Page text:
The hacking world is full of fantastic tools, but the ability to write your own in order to customize and achieve new functionality is the real black magic. This workshop quickly builds from programming and python fundamentals to manual construction of real-world attack tactics and techniques. Prior hacking and programming skills are not required (although they help), but basic technical knowledge and an ahead-of-time review of introductory topics are highly recommended. Come in with nothing and leave with experience writing your own host and port scanner, reverse shell, packet parser, and more in a controlled (legal) environment.

Jason Nickola (Twitter: @chm0dx) is the Director of Technical Services at Pulsar Security where he also serves as Principle Security Consultant. He can frequently be found working with clients to develop creative solutions to red- (and increasingly blue-) team challenges. Passionate about both technology and the lifelong learning process, Jason enjoys enabling others via teaching and aiding in career development. Jason is a SANS instructor for SEC560: Network Penetration Testing and Ethical Hacking and holds the GIAC Security Expert, GXPN, GREM, and OSCP certifications among others.

Wayne Marsh (Twitter: @infogroke) is a Security Consultant and the Senior Software Engineer at Pulsar Security where he spends his time programming, architecting enterprise products, and breaking into the occasional network. His varied career has involved television and satellite broadcast systems, games development, and marketing before finally focusing on the infosec industry in recent years, where he realized that the common thread in all of these areas of development is security. He loves both obsolete and new, as well as increasingly unfashionable genres of music. Wayne’s security credentials include OSCP, GPYC, GXPN, and GCIA.

Writing Wireshark Plugins for Security Analysis

Nishant Sharma, R&D Manager, Pentester Academy
Jeswin Mathai, Security Researcher, Pentester Academy

Network traffic always proves to be a gold mine when mined with proper tools. There are various open source and paid tools to analyze the traffic but most of them either have predefined functionality or scalability issues or one of a dozen other problems. And, in some cases when we are dealing with non-standard protocols, the analysis becomes more difficult. But, what if we can extend our favourite traffic analysis tool Wireshark to accommodate our requirements? As most people know, Wireshark supports custom plugins created in C and Lua which can be used to analyze or dissect the packets. In this workshop, we will learn the basics of Wireshark plugins and move on to create different types of plugins to perform dissection of non-standard protocol, provide macro statistics, detect attacks etc. We will use examples of older and newer protocols (including non-standard ones) to understand the plugin workflow and development.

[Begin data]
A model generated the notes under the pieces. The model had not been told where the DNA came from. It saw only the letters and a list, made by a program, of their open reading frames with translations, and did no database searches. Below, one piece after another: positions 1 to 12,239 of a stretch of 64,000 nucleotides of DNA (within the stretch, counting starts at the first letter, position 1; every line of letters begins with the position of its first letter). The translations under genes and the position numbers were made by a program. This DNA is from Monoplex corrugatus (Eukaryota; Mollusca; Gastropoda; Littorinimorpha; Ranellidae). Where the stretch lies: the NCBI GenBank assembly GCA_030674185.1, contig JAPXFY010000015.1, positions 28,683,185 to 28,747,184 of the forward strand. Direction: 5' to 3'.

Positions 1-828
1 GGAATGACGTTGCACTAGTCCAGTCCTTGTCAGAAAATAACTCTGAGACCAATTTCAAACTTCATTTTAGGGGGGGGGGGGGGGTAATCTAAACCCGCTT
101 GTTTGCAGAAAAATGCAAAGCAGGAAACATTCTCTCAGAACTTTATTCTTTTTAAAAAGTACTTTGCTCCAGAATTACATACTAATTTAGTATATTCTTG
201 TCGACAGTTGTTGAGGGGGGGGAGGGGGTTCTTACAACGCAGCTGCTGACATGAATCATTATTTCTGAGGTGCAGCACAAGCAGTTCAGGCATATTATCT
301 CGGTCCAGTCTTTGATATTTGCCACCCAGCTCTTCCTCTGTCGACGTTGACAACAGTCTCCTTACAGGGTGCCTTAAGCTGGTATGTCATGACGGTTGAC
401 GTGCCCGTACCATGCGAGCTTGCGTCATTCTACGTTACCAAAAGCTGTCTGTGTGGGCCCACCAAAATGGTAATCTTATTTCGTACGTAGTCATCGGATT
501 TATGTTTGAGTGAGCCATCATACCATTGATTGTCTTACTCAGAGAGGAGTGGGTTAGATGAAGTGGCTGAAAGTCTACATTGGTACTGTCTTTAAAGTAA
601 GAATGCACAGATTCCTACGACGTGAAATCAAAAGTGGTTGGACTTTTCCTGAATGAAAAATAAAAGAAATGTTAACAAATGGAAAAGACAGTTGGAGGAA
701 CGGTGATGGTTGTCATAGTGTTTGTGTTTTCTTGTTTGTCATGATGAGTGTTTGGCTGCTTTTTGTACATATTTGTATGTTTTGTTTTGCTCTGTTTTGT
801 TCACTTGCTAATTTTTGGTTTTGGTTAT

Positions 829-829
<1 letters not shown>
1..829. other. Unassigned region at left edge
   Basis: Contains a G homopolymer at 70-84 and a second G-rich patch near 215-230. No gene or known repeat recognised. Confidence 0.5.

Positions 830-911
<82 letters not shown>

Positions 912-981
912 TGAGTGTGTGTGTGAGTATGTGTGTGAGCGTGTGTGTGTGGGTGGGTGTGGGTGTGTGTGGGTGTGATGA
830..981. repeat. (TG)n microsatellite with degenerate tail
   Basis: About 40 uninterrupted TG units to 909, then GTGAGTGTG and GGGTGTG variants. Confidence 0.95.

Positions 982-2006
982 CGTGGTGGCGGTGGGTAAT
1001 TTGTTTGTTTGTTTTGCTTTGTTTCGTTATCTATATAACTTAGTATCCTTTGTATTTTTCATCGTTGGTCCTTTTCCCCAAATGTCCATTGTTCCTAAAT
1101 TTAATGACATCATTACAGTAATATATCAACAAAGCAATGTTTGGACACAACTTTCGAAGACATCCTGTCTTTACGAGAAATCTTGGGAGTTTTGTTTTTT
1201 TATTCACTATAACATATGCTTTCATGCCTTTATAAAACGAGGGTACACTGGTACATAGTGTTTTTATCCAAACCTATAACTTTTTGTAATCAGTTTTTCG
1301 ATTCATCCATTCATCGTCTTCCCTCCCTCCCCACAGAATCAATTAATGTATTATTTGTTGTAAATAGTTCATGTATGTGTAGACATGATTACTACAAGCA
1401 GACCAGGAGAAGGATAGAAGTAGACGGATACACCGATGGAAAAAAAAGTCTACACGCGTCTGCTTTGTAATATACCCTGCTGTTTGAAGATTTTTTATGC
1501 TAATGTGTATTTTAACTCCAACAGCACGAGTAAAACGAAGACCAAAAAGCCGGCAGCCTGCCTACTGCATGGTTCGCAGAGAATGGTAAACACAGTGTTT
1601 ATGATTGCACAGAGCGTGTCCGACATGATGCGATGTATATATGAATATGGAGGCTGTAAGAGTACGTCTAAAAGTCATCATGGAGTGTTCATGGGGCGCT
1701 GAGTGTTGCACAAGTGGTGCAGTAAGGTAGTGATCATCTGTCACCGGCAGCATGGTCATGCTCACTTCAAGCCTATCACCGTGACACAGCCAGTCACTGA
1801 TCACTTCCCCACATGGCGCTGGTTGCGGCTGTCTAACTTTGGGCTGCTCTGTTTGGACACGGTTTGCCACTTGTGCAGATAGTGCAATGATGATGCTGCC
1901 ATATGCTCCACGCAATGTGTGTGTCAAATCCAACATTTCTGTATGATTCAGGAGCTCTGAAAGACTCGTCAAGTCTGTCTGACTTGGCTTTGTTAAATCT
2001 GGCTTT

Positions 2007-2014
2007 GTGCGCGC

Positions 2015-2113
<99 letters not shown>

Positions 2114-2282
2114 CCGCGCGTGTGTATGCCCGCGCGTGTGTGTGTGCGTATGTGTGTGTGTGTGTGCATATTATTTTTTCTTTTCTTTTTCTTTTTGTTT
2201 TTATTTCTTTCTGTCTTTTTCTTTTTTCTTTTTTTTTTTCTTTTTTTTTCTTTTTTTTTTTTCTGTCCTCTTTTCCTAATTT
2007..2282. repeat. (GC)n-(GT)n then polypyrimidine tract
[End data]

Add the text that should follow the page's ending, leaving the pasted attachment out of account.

Nishant Sharma (Twitter: @wifisecguy) is an R&D Manager at Pentester Academy and Attack Defense. He is also the Architect at Hacker Arsenal where he leads the development of multiple gadgets for WiFi pentesting such as WiMonitor, WiNX and WiMini. He also handles technical content creation and moderation for Pentester Academy TV. He has 7+ years of experience in information security field including 5+ years in WiFi security research and development. He has presented/published his work at Blackhat USA/Asia, DEF CON China, Wireless Village, IoT village and Demo labs (DEFCON USA). Prior to joining Pentester Academy, he worked as a firmware developer at Mojo Networks where he contributed in developing new features for the enterprise-grade WiFi APs and maintaining the state of art WiFi Intrusion Prevention System (WIPS). He has a Master's degree in Information Security from IIIT Delhi. He has also published peer-reviewed academic research on HMAC security. His areas of interest include WiFi and IoT security, AD security, Forensics and Cryptography.

Jeswin Mathai (Twitter: @jeswinmathai) is a Researcher at Pentester Academy and Attack Defense. He has presented/published his work at DEF CON China, Blackhat Arsenal and Demo labs (DEFCON). He has a Bachelor's degree from IIIT Bhubaneswar. He was the team lead at InfoSec Society IIIT Bhubaneswar in association with CDAC and ISEA, which performed security auditing of government portals, conducted awareness workshops for government institutions. He was also the part of team Pied Piper who won Smart India Hackathon 2017, a national level competition organized by GoI. His area of interest includes Malware Analysis and Reverse Engineering, Cryptography, WiFi security and Web Application Security.

Advanced APT Hunting with Splunk

John Stoner, Principal Security Strategist, Splunk
Ryan Kovar, Principal Security Strategist, Splunk